The zombie checking account is no more, says Consumer Reports. At least for Bank of America (ex-)customers.
In May, the magazine called out BofA and Chase for what it calls “zombie accounts”…
Chase and Bank of America sometimes reopen old accounts after they have been closed by customers. Chase will reopen an account if the bank receives a deposit to the account, which could happen if a direct deposit isn’t re-routed in a timely manner as planned. Bank of America’s policy is to reopen accounts if any activity – credit or debit – hits the account. These “zombie accounts” can result in customers owing hundreds of dollars in penalty fees or even a monthly maintenance fee if a deposit falls below what is needed to avoid such a fee.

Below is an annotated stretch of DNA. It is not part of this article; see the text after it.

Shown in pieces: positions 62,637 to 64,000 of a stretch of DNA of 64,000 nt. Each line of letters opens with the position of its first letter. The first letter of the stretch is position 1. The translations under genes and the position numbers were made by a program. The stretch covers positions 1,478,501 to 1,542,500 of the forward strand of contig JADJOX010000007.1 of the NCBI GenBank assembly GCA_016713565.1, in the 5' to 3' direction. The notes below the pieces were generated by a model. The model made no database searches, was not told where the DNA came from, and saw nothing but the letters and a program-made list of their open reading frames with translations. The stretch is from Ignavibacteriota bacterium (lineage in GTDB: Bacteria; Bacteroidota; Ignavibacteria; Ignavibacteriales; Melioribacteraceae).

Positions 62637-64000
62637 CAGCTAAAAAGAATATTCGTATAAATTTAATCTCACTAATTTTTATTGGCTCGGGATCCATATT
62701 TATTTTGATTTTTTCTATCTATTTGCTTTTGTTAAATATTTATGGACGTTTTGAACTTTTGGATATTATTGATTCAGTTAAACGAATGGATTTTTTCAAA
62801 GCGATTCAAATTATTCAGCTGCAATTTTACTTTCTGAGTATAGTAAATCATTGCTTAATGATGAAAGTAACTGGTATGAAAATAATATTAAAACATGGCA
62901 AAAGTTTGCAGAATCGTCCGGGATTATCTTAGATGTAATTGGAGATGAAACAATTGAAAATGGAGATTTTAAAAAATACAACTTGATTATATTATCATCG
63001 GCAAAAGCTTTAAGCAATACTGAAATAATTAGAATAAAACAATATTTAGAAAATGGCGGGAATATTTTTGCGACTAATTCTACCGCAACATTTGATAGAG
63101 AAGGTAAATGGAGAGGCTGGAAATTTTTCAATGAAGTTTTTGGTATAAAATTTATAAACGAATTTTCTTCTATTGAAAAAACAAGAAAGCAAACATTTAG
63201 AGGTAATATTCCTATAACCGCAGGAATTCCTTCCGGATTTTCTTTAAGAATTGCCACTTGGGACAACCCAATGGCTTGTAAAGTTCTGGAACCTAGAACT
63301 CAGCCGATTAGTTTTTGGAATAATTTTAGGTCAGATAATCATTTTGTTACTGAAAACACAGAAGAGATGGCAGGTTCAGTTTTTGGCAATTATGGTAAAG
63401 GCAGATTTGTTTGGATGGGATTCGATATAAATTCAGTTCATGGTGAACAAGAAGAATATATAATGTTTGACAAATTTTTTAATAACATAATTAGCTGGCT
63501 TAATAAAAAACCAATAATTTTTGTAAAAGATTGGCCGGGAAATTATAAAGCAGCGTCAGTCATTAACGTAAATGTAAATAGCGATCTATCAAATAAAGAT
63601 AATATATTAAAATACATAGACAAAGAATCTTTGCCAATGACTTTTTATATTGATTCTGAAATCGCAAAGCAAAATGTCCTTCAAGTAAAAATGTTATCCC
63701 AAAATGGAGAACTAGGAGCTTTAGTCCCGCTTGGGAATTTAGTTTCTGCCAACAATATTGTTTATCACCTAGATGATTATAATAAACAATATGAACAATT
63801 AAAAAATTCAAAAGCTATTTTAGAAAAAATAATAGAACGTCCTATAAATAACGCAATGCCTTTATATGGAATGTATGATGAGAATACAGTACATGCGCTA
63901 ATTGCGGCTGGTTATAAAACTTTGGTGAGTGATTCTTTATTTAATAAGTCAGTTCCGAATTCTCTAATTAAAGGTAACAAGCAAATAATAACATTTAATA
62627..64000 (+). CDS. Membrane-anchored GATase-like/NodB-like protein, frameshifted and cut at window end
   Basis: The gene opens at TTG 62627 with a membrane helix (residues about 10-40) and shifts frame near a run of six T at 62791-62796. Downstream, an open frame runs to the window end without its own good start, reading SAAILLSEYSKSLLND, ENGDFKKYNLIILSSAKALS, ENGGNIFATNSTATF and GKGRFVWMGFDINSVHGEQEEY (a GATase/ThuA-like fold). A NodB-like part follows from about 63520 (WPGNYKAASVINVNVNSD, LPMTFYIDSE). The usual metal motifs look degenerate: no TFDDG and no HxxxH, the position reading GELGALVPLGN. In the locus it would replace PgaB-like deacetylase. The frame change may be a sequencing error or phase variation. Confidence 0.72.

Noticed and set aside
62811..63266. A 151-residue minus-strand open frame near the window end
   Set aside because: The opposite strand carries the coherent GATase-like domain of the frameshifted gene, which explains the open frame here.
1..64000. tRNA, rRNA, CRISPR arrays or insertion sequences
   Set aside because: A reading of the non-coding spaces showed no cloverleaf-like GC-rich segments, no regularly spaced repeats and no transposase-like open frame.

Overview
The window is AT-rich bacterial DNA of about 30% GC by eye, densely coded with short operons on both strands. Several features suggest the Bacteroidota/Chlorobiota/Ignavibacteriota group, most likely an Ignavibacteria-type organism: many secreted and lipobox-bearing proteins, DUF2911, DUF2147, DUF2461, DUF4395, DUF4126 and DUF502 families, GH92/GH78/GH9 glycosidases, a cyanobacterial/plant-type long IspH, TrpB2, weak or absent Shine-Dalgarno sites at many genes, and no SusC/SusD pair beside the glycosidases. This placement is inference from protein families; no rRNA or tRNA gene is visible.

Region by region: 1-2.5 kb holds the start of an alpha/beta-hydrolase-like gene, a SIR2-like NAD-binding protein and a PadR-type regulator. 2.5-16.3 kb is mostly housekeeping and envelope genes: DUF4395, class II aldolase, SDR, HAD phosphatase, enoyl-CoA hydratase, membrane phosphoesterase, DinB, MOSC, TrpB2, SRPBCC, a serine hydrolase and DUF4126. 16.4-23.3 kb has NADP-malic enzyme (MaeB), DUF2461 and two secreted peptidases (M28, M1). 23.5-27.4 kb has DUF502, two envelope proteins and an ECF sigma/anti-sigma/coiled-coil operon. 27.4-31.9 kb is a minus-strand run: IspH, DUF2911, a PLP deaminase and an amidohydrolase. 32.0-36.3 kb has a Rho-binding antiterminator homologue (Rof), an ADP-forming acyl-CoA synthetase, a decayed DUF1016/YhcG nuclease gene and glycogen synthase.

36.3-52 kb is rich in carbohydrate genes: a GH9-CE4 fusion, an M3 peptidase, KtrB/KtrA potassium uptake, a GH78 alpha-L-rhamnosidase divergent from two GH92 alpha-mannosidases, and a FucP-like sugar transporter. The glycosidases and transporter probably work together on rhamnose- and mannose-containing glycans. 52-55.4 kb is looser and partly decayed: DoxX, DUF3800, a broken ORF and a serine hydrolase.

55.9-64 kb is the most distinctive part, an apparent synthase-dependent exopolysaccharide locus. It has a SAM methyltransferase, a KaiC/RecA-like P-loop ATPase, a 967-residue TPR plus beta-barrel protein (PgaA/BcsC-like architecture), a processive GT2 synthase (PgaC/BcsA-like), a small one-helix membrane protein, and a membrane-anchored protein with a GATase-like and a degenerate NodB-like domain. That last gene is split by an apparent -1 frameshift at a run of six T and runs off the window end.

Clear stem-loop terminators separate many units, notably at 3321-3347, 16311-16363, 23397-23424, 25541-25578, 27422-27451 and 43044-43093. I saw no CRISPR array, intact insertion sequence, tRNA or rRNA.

And while BofA hasn’t put out a press release about it, Consumer Reports said Wednesday the bank has quietly halted the practice. But there’s no word that Chase has stopped.
And CR is calling for action.
“Consumers at Bank of America and other banks continue to face a myriad of obstacles that can make switching to a new financial institution a time-consuming mess,” said Suzanne Martindale, an attorney for the advocacy group that publishes CR. “That’s why we need Congress and the Consumer Financial Protection Bureau to enact reforms that make it easier for consumers to move their money.”
Want to move yours? Check out 6 Steps to Ditch Your Bank Without Fees or Hassle.
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